During ventricular diastole the atria contract, opening the atrioventricular valves (tricuspid on the right, mitral on the left) and expelling blood from the atria into the ventricles. Back pressure in the aorta and pulmonary arteries forces those valves closed. The back pressure in the aorta due to systemic vascular resistance and elastic recoil forces blood into the coronary circulation while the ventricular muscle is relaxed.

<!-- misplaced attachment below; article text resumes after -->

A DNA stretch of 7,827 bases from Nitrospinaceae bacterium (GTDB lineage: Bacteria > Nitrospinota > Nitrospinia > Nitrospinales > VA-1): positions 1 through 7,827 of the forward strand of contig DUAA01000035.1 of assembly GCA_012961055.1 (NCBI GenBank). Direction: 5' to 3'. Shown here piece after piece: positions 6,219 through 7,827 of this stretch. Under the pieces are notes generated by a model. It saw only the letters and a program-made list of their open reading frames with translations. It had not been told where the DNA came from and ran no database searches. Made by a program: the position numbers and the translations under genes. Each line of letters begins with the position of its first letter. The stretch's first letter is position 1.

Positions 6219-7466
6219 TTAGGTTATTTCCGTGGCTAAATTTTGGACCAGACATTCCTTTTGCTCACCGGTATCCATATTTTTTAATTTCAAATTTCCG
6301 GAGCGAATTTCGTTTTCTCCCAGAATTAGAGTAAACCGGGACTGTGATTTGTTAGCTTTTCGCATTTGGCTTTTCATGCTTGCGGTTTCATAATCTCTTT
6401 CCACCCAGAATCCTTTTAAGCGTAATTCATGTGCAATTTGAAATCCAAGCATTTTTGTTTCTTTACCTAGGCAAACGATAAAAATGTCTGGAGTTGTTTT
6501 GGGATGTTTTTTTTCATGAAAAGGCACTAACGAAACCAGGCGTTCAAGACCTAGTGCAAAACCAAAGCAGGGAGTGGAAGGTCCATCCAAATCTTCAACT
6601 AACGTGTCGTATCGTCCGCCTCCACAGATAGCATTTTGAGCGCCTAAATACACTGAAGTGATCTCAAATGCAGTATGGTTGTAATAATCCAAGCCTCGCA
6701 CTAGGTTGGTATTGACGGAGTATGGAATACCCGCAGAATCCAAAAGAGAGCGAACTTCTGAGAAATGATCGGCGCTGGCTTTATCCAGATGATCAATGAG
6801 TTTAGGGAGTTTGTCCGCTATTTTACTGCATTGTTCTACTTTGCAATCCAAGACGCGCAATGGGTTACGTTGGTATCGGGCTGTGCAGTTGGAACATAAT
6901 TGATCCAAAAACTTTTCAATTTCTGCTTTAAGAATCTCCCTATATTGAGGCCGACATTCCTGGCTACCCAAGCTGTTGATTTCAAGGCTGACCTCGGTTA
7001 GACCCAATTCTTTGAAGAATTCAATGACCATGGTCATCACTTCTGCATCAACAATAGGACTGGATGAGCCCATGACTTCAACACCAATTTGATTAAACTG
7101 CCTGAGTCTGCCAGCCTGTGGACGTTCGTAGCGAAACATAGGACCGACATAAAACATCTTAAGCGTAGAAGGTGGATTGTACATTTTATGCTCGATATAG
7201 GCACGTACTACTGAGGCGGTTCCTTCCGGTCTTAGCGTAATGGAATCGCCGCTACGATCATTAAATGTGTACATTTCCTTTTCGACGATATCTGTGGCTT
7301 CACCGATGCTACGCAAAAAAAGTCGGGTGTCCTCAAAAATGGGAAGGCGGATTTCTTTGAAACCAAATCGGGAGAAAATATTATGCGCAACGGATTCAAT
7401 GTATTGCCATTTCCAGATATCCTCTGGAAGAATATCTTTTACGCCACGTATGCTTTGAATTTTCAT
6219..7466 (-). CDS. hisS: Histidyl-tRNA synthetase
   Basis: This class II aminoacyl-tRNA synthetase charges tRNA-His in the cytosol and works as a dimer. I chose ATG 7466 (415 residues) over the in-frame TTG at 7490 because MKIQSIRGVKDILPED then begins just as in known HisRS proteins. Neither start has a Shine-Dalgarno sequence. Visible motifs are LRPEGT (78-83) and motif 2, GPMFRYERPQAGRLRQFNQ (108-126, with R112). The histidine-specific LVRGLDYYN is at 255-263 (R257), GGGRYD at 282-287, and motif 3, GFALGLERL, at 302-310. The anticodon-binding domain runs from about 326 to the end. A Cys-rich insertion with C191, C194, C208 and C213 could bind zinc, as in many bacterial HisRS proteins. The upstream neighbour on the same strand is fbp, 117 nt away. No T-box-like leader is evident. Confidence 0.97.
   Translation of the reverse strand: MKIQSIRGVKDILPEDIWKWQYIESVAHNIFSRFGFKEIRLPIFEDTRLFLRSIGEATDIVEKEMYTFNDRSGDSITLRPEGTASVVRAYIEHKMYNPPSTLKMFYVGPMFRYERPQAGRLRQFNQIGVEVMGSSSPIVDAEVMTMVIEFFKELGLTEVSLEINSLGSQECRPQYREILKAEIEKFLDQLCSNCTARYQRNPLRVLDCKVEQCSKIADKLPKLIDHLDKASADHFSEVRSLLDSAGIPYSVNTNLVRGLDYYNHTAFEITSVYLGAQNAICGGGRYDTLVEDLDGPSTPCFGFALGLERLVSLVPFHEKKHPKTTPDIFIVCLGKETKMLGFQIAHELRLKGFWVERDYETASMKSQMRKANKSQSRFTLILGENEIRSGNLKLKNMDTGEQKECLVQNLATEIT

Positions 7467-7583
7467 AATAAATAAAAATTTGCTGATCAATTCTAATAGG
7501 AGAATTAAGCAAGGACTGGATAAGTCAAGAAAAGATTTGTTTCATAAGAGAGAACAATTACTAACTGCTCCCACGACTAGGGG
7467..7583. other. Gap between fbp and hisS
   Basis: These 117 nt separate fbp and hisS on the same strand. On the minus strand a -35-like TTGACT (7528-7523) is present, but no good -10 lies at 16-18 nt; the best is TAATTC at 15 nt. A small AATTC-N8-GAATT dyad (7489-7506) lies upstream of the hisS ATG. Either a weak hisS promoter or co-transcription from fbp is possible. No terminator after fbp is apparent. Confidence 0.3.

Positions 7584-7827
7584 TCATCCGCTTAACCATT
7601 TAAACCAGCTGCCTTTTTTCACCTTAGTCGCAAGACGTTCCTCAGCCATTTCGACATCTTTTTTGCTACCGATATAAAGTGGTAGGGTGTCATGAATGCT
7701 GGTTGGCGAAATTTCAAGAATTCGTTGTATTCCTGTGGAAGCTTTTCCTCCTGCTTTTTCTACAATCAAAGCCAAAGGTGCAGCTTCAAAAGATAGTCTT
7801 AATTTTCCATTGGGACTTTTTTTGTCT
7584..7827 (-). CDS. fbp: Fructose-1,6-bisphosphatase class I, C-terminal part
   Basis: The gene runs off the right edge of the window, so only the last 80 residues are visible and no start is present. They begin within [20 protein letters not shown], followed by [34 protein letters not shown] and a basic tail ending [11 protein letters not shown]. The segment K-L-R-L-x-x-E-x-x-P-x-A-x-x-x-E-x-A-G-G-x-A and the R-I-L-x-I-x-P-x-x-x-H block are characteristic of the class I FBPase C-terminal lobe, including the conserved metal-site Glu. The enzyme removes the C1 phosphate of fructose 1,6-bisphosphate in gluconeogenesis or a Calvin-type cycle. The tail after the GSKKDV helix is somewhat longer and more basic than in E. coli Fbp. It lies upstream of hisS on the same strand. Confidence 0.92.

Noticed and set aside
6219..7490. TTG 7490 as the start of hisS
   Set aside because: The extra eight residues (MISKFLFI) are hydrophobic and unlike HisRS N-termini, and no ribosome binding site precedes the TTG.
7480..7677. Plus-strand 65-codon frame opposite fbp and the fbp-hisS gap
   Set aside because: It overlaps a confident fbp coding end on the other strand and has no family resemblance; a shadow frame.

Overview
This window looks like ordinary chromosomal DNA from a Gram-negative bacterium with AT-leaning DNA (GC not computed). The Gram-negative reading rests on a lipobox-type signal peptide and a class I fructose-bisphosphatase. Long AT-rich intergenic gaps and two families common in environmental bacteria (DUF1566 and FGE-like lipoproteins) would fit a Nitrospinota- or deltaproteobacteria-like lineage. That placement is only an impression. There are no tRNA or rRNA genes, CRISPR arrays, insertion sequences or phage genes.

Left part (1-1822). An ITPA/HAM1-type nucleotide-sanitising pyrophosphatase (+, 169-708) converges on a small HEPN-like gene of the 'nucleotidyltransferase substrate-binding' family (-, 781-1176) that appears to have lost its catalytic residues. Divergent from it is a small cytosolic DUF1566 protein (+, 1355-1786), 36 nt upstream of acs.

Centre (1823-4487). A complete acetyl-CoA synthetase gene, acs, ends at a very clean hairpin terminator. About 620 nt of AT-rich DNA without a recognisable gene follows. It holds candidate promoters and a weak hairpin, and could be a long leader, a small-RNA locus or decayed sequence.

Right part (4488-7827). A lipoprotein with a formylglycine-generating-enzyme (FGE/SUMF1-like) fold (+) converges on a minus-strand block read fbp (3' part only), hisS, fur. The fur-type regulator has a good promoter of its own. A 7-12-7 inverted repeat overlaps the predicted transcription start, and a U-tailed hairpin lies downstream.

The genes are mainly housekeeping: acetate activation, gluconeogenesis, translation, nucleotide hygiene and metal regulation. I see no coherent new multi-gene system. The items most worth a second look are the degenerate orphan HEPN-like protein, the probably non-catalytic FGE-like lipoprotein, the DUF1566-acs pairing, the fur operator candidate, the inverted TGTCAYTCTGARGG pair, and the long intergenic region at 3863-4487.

Contraction of the ventricles in systole forces the atrioventricular valves closed and opens the aortic and pulmonic valves. The edges of the atrioventricular valves are tethered to the papillary muscles by chordae tendineae, preventing prolapse back into the atria. The deoxygenated blood from the right ventricle is propelled to the lungs and the oxygenated blood from the more muscular left ventricle is sent into the systemic vessels via the aorta. While the ventricles contract, the atria receive blood from the body on the right and from the lungs on the left.
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